When I was in high school, I was the president of the Spanish Club at Palm Beach Gardens High School.
We planned a trip to Miami to visit Little Havana and needed to raise money for gasoline and a luncheon. We brainstormed some ideas for how best to erase the money that would not be impacted by other groups raising money at the same time.
We decided on something that had never been before and sold pen pal names and addresses for $1 each. We raised more than enough money for the gas and luncheon.
I ended up buying 38 pen pal names for myself. I had been fascinated with other cultures from an early age when my dad would come home from business trips to Europe with gifts and souvenirs that intrigued me.
I exchanged letters and photos and memorabilia with my friends in Israel, Hong Kong, Brazil, Mexico, South Africa, and the UK. Often times, there would be weeks in between sending and receiving a letter.
Today the Covid-19 pandemic has impacted every aspect of life as we knew it. We have had the opportunity to self reflect and come up with come news ways of doing things. In many cases, those new things are really new things.
I have been home in isolation safeguarding my health and my husband’s health for more than 70 days. As a result of being home over this extended period of time, I have found myself relying on some of the old ways of staying in touch align with some new ones.
I am grateful for email that allows me to write someone across the street or across the globe and receive a reply in minutes rather than weeks. It is an opportunity to stay connected in the isolation. It’s a long way from the onion paper sheets and envelopes or aerograms that I used in the 197Xs.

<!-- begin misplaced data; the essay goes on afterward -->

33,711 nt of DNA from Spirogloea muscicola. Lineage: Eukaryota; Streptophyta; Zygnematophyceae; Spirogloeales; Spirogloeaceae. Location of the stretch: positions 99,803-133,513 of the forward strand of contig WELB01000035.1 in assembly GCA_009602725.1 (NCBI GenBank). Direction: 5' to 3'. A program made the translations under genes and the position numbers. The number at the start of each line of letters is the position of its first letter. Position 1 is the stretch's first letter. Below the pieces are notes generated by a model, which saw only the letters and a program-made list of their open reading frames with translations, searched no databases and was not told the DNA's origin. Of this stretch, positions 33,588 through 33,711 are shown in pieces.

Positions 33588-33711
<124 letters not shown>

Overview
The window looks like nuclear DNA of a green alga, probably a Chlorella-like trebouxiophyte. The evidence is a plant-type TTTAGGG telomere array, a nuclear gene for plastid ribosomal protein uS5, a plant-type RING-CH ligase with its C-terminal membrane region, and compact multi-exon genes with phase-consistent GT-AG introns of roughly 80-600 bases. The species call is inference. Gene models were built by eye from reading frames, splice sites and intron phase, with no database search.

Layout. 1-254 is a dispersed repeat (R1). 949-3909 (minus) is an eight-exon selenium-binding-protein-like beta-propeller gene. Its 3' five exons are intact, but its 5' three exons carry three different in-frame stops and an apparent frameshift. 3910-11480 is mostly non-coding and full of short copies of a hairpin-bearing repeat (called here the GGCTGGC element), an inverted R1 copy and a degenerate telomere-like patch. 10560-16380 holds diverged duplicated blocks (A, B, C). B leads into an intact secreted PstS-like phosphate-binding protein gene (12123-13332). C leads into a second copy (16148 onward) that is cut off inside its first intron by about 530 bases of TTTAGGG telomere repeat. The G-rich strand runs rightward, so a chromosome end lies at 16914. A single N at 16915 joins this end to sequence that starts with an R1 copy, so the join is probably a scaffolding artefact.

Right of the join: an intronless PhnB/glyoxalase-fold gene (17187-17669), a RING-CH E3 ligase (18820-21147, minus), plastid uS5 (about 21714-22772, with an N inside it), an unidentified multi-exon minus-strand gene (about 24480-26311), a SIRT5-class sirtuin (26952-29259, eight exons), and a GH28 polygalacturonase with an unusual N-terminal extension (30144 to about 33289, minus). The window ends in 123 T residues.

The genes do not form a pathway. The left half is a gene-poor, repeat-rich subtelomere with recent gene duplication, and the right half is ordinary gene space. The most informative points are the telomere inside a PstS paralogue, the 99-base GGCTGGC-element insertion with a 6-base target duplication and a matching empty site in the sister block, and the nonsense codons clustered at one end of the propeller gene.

I stay in touch with others by talking with them and today that might include a video stream. In the 196Xs when I visited Bell Labs as a Boy Scout, they showed us a phone with a tv screen on it. It was mind-blowing then and it continues to baffle me that I can see someone in China on my computer in my home in San Antonio.
Despite the rhetoric to the contrary, it is not about social distancing. We are living in a time of physical distancing. Staying 6 feet apart while wearing a face mask is prudent in these times. Staying social distance from others is a recipe for disaster.
Being isolated can once-over some very deep-rooted and troublesome thoughts for many people. Left on their own they can escalate and become potentially dangerous. In order to avoid depression or anxiety, it is imperative that we take action to stay in contact with others.
Exchanging emails or having a video chat keeps us connected with others. Rather than wait for something horrific to happen, reach out today to that family member or loved one.
Covid-19 is a catalyst for change and it is up to you to decide what you will change.
Will you find the reasons to reach out and connect with your family and friends, or will you continue to isolate and use Covid-19 as the scapegoat?
Who might you contact today in an email or a talk?
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